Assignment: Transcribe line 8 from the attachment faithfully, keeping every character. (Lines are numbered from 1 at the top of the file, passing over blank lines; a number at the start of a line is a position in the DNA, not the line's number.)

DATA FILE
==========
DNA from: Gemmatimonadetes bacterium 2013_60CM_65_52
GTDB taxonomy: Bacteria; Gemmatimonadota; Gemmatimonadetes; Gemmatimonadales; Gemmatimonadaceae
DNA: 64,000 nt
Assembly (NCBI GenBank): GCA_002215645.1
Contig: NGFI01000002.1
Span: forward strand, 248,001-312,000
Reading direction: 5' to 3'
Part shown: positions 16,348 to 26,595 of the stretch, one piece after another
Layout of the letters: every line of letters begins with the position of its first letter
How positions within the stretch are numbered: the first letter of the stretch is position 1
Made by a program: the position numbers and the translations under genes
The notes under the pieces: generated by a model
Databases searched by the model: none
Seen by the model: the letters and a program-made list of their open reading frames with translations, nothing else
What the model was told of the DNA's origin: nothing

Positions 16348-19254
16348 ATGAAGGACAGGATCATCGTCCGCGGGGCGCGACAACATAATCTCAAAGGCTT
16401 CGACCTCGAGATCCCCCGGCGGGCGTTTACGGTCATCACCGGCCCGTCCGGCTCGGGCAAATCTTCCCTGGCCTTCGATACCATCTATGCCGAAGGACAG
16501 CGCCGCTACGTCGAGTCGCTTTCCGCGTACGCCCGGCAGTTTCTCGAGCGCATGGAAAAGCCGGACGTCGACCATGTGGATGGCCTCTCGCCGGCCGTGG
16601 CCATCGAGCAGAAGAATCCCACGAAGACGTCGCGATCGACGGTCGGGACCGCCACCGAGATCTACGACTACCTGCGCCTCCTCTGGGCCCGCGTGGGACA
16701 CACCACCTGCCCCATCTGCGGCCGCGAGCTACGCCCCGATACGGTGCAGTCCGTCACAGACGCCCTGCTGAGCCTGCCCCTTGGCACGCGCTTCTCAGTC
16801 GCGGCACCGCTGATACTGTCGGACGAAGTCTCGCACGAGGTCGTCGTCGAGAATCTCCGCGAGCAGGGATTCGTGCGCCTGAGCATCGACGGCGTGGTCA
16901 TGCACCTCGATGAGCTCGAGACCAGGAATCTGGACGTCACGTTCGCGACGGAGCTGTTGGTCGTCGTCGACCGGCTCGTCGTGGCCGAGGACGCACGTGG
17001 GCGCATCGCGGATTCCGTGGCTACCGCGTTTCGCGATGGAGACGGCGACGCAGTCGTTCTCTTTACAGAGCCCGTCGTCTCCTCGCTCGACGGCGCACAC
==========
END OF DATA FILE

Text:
Part shown: positions 16,348 to 26,595 of the stretch, one piece after another